The Economist – The good fight

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A battle for the euro will rage in Spain

Since its long decline from imperial might in the 16th century, when Philip II ruled much of the old as well as the new world, Spain has mostly been on the margins of European history. But in 2013 it will be centre-stage in the fight to save the euro. From the outset of the crisis, in early 2010, the fate of the single currency seemed to hang on events in Greece. The Greeks may yet shake the euro zone in 2013, but what happens in its fourth-largest economy poses a larger threat—not least since Spain itself faces a rising threat of break-up from Catalonia, its biggest economic region.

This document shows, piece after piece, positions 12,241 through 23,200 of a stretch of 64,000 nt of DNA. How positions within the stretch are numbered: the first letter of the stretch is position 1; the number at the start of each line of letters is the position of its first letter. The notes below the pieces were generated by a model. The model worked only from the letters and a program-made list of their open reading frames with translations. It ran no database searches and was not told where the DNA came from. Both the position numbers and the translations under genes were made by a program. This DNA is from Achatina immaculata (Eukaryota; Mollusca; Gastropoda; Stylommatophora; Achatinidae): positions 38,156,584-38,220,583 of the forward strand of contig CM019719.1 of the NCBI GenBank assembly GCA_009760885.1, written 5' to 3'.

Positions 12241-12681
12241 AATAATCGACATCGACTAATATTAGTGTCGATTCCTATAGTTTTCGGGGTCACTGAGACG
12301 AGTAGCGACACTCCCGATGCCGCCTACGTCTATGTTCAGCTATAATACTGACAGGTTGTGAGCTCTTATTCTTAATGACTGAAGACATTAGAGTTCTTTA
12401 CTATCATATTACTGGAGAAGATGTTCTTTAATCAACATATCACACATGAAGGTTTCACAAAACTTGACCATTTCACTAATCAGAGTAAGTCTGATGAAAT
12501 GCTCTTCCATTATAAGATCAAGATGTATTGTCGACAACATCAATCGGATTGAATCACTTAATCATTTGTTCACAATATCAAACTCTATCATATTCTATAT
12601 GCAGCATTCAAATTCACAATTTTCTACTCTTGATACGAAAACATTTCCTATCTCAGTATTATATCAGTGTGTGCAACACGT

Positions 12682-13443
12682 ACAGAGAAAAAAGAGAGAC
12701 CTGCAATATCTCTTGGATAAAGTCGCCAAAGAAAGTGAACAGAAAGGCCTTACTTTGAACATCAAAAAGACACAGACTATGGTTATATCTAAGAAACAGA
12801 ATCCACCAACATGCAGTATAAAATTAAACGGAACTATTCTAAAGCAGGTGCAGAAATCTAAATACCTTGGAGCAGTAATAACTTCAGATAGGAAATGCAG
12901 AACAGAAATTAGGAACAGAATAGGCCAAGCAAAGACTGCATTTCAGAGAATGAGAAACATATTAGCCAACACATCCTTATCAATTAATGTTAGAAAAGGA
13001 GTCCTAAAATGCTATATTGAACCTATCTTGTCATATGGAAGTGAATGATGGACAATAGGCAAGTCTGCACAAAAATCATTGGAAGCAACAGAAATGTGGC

The battle of Spain will be fought on several fronts. The bond markets will pitch foreign investors against the Spanish government, which reckons that in 2013 it will have to borrow €207 billion ($261 billion), 20% of GDP. Worryingly, this hefty amount does not include any allowance for capital needed to shore up Spain’s shaky banks, which have incurred big losses as the country’s wild property boom turned sour. Instead it will finance the deficit and redeem €159 billion of maturing debt.

Read @ The Economist The World In 2013